It is the 16th of March, 2019. Funny thing – if you take 16 and 3, you get 19. Hilarious stuff, sides splitting, ribs shattered, hideous pain – the lot. Unfunny thing. There’s 13 days until Brexit, which just so coincides with the last day of term, so we can’t even look forward to the end of the year.
As ever, I recommend the junior news junkies among you to gather as much information as you can. (This is a critical time, after all.) Remainiacs and Twitter are the best starting point, with austere facts on Political Betting and if you’re in the mood for middle-class moaning, The Guardian will do the trick. I will vehemently oppose a decision to flee over to Owen Jones’ column – the man has a wizard’s mind yet a hag’s mouth.
Considering this is the last piece I’ll do for the column, it’d be pretty remiss of me to depart without so much as a word of thanks for the audience. Oh, and my own patience at having to sift through thankless amounts of information per week with no noticeable reward apart from a growing sense of self-satisfaction. That’s no lie – a growing interest in British politics and a state of affairs that far outclasses the term ‘shambolic’ is concurrent with a crippling cynicism that has bred a… problematic emotional dependency. In other words, the news is driving me insane. But insanity is damn fun.
The proof? As ever, Westminster. It seems as though May’s efforts with Brexit has been delivered the death blow. Wooden stakes and the heart of a vampire; high stakes and the fate of a nation. Our first “meaningful vote” on the Withdrawal Agreement occurred on January 15th, where a government defeat transmuted into a ‘no’ majority of 230 votes. Today’s vote ended with a government defeat of 149 votes. First thing to notice – it’s not as much. True, an improvement that suggests if May had another 7 months she might meet success. The problem? Well, we’ve had nearly 3 years and the latest figure highlights just how volatile the issues of trade and the Irish backstop remain. A defeat of 149 votes is succinct in showing how little progress the Government has made in the past 3 months, yet my sympathy hugs the lady PM. She has worked tirelessly, but the dice have always been rolled by another pair of hands. Endless visits to Strasbourg and Brussels, debate with Tusk, Juncker and Barnier and being pulled to and fro from socialist anti-Semites along with Mogg and the ERG.
Put simply, no one has the right idea. From the start, Brexit has remained the undefinable buzz word. Prominent amendments from Grieve and Cooper have long revealed the core issues with both the Withdrawal Agreement and the regressive, defeatist mind-set of our MPs. You’d be a dear fool to think these problems are set to fade, almost at the apogee of your ignorance. The latest polls show that Brexit has a 13% chance of ending with a ‘No Deal’ by March 30th (this should be 0%, really. I wouldn’t be surprised if that stat skyrockets as we plough on) while there is a 24% chance of MPs agreeing a deal by the same date. Yet you know of Parliament’s fragmented state – the rise of our brand spanking-new Independent Group along with Labour’s anti-Semitism issue, so is that realistic? Should the MPs agree, where does that leave the people? Democracy demands we honour the results of a nationwide referendum – to simply discard it would ruffle more than a few feathers. As ever, this seems more of a problem for Corbyn to front; Ian Murray has even gone so far to proclaim that the Labour leader should sack those MPs who refuse to back a People’s Vote. Even dictatorship’s a possibility.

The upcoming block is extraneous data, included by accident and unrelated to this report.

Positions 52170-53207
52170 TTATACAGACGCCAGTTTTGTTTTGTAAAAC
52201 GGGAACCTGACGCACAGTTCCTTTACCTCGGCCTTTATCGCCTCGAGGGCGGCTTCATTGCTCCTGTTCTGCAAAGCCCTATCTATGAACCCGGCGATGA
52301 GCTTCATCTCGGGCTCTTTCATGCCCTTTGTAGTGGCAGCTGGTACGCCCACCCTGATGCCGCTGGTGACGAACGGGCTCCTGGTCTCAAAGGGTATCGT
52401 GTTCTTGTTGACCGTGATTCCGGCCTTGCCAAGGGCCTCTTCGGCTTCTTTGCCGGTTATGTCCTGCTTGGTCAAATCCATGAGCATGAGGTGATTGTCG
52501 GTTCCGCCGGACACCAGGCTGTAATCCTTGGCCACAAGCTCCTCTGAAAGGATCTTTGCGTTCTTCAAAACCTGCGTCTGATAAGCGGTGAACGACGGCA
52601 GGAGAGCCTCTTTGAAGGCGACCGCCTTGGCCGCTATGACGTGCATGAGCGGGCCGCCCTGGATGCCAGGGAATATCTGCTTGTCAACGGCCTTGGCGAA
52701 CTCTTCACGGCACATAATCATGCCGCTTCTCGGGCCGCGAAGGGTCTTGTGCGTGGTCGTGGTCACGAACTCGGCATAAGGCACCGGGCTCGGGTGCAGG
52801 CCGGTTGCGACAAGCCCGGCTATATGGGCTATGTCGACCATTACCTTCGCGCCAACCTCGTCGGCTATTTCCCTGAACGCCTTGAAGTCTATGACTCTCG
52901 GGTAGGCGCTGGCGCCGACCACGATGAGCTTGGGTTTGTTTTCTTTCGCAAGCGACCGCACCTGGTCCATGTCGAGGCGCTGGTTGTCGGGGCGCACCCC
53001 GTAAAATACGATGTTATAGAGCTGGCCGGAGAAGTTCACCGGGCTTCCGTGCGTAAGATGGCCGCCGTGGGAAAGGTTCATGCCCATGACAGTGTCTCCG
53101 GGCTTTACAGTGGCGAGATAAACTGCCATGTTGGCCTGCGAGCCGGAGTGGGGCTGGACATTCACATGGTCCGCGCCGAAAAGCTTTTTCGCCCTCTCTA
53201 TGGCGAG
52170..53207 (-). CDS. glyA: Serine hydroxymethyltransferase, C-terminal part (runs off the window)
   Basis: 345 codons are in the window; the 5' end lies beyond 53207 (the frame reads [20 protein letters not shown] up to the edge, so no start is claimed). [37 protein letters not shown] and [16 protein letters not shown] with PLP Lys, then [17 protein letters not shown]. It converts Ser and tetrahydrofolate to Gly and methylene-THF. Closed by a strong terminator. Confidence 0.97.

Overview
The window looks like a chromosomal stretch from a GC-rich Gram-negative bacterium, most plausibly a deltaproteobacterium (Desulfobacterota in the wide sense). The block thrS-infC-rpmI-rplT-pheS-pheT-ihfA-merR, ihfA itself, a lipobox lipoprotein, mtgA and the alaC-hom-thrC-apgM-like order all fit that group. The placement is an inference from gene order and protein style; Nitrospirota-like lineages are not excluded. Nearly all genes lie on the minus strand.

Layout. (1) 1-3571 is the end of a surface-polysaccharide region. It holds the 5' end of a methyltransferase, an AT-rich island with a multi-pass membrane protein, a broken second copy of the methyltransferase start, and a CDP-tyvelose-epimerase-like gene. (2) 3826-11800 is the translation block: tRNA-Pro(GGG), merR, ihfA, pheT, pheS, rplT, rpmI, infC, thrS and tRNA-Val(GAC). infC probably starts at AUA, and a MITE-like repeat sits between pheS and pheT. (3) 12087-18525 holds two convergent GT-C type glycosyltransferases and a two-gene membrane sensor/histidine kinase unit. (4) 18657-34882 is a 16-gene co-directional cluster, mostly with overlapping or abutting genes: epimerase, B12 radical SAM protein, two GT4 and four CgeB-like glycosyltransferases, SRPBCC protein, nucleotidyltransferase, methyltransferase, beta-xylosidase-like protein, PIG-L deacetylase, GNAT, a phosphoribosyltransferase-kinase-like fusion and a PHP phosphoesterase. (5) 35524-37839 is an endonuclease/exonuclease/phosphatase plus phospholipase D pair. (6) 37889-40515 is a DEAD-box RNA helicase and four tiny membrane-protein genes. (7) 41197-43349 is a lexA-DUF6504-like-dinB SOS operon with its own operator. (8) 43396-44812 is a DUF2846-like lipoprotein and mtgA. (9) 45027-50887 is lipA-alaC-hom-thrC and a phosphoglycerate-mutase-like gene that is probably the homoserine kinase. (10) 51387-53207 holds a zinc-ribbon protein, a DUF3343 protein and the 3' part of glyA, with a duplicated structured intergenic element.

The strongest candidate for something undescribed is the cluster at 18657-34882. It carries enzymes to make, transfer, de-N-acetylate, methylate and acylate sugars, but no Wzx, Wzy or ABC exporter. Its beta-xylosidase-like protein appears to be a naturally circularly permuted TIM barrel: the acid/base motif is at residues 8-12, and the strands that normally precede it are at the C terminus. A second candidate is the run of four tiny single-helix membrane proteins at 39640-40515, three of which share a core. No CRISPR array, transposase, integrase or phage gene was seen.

Speaking of those, what comes next? I recall talking to my best friend Ivy (I scoff at his optimism in every context but this one) and saying that should these issues spill over into civil war, as purported by Mark Gatiss, dinner’s on me. Jokes aside – for me, today has shown that this is how far ‘Leave’ will take us. The absolute brink of chaos, and we’re still falling. In the past, I said that all options need to be on the table so if another referendum does happen I expect the government to collect a ‘Remain’ result. This time, allow EU nationals to vote. Allow those below 18 to vote. We’ve swung so far in one direction, let’s head in the other. I voted in the last referendum, and I would still advocate for another, as out of all the prospective alternatives (including a ‘customs union’ where the terms would still be set by the EU) it seems perfectly capable of delivering a well-needed surge of refreshment. In the face of right-wing demagogues, we’ve given them a mess beyond words. In such faces, I’d rather spit.
To finish, I implore you to watch the news. Public awareness is a passive yet powerful tool, and it may help to calm you. Or educate you if you still think ‘Leave’ is the way to go. For those that do, I leave you with Will Self. This whole process is remarkably simple, and when pared down to who caused it, the answer is genius.
“The problem isn’t that you’d have to be an anti-Semite or a racist to vote to leave the European Union. The problem is that all those who voted to leave the EU were anti-Semites or racists.”